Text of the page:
Once again, for the third time in two weeks, we await a major Nor’easter here in New England. This one’s name is Skylar, and it promises to dump at least 8 more inches on Central Massachusetts today, more on Boston. In the meantime, at least half of the 16-plus inches we got last Wednesday has melted. And by the weekend, it’s supposed to hit the 50s, thank goodness!
In preparation, I ran around for a couple of hours on Monday to complete errands before the storm. And did a lot of waiting. First, I had to wait a half hour to see my ENT, a follow-up visit after he had removed my ear tubes last month, post HBO therapy, to be sure everything had healed. Indeed, my eardrums are back to normal, which he confirmed in a five minute check-up. We commiserated about the approaching weather (his home had just regained power from the last storm) and I went on my way.
Next stop was Home Depot for a quick errand. I had to wander around to find someone who could direct me to the right aisle, but at least I had picked the proper section of the superstore and was able to get out of there in about 15 minutes.
Then I headed to the bank to make a deposit. Plenty of cars in the parking lot and another wait in line, as everyone else seemed to be on a mission ahead of bad weather. (Yes, I’m one of those people who do not trust taking a picture of my check on my smartphone and sending it electronically to the bank—not interested in expanding my digital footprint in that way.) The teller and I wished each other a safe day on Tuesday.
On to CVS to pick up some prescriptions. The clerk had trouble finding the second order, finally located it, then noted that our insurance hadn’t covered it. This required some follow-up (we’ve had a recent change in our insurance) and everything was straightened out, after more waiting. And waiting for the updated receipt to be checked into their system. All of this took about a half hour.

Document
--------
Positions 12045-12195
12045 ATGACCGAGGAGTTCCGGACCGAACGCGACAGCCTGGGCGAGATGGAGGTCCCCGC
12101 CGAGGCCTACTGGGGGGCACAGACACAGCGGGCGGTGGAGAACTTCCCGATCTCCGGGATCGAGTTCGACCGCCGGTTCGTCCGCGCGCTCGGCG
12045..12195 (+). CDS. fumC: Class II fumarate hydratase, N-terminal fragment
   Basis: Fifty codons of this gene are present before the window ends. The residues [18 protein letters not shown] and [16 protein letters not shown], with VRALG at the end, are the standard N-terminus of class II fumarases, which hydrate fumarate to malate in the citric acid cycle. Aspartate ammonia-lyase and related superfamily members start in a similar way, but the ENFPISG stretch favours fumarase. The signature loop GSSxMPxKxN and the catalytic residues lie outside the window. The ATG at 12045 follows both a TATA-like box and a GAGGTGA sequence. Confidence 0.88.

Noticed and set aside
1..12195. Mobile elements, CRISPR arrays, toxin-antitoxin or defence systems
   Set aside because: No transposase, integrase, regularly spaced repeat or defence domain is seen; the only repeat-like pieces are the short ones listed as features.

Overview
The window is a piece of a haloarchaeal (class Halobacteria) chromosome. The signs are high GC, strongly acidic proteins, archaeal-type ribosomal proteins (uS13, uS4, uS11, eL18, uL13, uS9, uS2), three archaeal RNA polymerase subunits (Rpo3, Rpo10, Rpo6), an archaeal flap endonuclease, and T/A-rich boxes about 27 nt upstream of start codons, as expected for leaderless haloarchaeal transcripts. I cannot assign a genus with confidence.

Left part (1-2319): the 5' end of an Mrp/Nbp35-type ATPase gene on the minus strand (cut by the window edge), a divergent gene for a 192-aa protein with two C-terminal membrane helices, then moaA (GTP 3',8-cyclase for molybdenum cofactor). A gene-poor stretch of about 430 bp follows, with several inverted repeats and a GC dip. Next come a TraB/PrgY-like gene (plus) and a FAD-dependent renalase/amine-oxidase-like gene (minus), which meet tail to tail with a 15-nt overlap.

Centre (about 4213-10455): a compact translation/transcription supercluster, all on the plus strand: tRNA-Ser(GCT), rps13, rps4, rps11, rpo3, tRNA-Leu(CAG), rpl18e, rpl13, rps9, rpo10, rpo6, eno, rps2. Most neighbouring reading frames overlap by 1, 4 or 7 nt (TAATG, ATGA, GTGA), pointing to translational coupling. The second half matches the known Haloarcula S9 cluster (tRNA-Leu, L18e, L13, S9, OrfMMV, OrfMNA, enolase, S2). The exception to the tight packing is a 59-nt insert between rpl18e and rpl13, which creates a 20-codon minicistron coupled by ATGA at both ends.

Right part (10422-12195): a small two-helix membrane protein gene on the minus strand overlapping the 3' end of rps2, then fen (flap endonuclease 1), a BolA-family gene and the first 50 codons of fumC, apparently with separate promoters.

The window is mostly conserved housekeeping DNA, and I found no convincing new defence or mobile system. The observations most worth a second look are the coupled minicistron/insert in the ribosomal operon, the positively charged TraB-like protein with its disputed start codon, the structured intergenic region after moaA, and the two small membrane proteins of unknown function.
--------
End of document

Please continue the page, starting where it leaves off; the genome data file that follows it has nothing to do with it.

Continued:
Finally, my last stop: blood work at the clinic near our home. I have to have a liver function test done monthly for one of my medications. I’ve been on this drug for many years and never (thank goodness) had a negative test. It seems like a huge waste of time and money. Even my rheumatologist thinks it’s ridiculous. But it’s required. Fortunately, I got right in. The phlebotomist wondered aloud if they would have to come in during the storm. “You’d be amazed how upset people get if their doctor’s appointment is cancelled,” she said, “even if it’s not safe to drive.”
Over the course of my two hours of running around, the sky changed from blue with bright sunshine amidst puffy white clouds to silvery gray. You can feel it in the air that snow is coming. Mother Nature has a way of forcing us to hurry up in order to slow down. Just enough time to take care of my to-dos before Skylar’s arrival. Then I’ll hunker down and simply watch the flakes fall.
Evelyn Herwitz blogs weekly about living fully with chronic disease, the inside of baseballs, turtles and frogs, J.S. Bach, the meaning of life and whatever else she happens to be thinking about at livingwithscleroderma.com.